Senate Bill Would Require Doctor Training to Fight Prescription Drug Abuse

A bill co-sponsored by Senator Chuck Schumer (NY) and Jay Rockefeller (WV) would require doctors to receive training for prescribing opiate-based narcotics, the Times Union reports.

The training would cover clinical standards on safe management of pain, help doctors better identify patients who are vulnerable to addiction, and provide information on alternatives to opiate narcotics for pain management, according to a news release from Sen. Schumer’s office. Under current law, the Drug Enforcement Administration does not require doctors, dentists and other authorized prescribers to undergo training in order to obtain a license to dispense opioids.

The Prescription Drug Abuse Prevention and Treatment Act of 2011 also would increase sentences for robbing pharmacies of controlled substances, as well as for stealing medical products and transporting and storing them. Under the bill, the penalty for committing a prescription drug-related crime would jump from 10 years to 20 years in prison.

The bill also would provide $25 million for states to create or upgrade prescription drug monitoring systems.

In April, the White House Office of National Drug Control Policy announced a new government strategy to cut the use of prescription painkillers by 15 percent in five years. The plan includes doctor training, promoting prescription databases in all states and increased focus on rooting out illegal ‘pill mill’ clinics.

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    July 27, 2011 at 2:16 PM

    Opiate addiction is a common and predictable complication of long term opiate prescription. Until a better solution for pain control is discovered, or until accurate prediction of opiate addiction stops physicians from prescribing narcotic pain medication (without utilizing the currently acceptable practice of an in vivo human assay via a “trial of medication” to ascertain if the patient will become addicted), addiction will continue to be a problem. Unfortunately, that is state-of-the-art pain management.

    When patients become neutropenic after chemotherapy, (a predictable complication of chemotherapy), oncologists do not abandon them. They treat the neutropenia and then weight the risks and benefits of further chemotherapy. They may not prescribe further chemotherapy, but they do not “fire” their patients.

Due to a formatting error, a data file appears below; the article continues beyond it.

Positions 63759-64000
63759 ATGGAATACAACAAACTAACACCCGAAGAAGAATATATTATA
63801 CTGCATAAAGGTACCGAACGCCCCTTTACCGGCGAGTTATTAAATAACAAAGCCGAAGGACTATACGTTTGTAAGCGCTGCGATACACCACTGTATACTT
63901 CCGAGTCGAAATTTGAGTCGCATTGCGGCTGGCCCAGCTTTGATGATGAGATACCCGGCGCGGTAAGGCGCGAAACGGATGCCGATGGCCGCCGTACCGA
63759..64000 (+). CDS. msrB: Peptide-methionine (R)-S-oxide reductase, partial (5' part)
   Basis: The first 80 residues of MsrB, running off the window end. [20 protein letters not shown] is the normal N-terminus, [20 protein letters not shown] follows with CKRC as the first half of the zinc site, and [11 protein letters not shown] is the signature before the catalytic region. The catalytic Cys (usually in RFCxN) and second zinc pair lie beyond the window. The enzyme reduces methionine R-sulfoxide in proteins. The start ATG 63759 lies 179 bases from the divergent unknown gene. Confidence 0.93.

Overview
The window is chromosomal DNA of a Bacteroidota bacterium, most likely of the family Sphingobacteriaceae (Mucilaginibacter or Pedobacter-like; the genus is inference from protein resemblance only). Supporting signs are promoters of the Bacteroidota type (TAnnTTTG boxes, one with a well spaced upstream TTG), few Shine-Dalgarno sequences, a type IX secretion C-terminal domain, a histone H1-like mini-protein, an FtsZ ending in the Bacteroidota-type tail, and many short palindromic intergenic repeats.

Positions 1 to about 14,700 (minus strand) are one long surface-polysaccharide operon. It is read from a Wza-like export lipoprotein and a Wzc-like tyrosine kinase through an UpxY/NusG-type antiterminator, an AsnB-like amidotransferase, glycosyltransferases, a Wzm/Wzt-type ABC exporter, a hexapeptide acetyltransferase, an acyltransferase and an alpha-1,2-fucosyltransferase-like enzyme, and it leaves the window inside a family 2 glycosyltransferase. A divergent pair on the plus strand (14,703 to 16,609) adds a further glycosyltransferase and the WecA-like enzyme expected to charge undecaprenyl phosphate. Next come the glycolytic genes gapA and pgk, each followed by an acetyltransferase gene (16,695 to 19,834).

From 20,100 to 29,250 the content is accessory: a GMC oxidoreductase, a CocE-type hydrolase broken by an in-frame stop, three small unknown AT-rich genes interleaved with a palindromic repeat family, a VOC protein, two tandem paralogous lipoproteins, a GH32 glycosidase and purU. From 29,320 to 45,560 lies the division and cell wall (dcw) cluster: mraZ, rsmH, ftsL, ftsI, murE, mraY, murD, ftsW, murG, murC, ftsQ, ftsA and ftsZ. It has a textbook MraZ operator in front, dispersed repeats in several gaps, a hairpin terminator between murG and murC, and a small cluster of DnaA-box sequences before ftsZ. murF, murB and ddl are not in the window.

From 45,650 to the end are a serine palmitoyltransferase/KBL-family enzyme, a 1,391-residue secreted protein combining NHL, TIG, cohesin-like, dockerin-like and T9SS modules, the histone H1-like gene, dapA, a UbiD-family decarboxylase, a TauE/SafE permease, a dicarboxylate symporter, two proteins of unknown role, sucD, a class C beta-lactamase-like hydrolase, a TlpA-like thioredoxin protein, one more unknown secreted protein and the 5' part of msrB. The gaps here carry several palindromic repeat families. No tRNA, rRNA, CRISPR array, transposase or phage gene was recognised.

It is troubling that physicians who prescribe opiate pain medications are actually encouraged to abandon their patients when they become addicted (“Teaching Physicians to Prescribe Responsibly”). Handing an addicted patient a list of 12 step meetings and suggesting that they find a doctor to prescribe Suboxone does not constitute treatment of addiction any more than handing a book on Infectious Diseases and a list of Infectious Disease specialists would constitute treatment of neutropenia.

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    July 18, 2011 at 11:07 AM

    Rather than make laws that punish the majoriety of providers who are competent and ethical; why not just deal with those who are not! And better yet, why not address the pharmaceutical company who origianlly stated that Oxycontin would be reserved for the treatment of intractible cancer pain!

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    July 16, 2011 at 4:11 PM

    I think requiring members of the White House Office of National Drug Control Policy to have medical degrees before they begin to address medical issues would be far more appropriate.

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    July 15, 2011 at 3:53 PM

    You hit in right on the head, NAABT, this bill will only make it more difficult for people who need pain meds to access them. Research shows that most illicit opiate users get their supplies from “family and friends” NOT by “doctor shopping”. More education for the general public is what is needed, NOT more restrictions on doctors.

    I hope that saner heads prevail in Congress because this illthought out bill will have horrible consequences.

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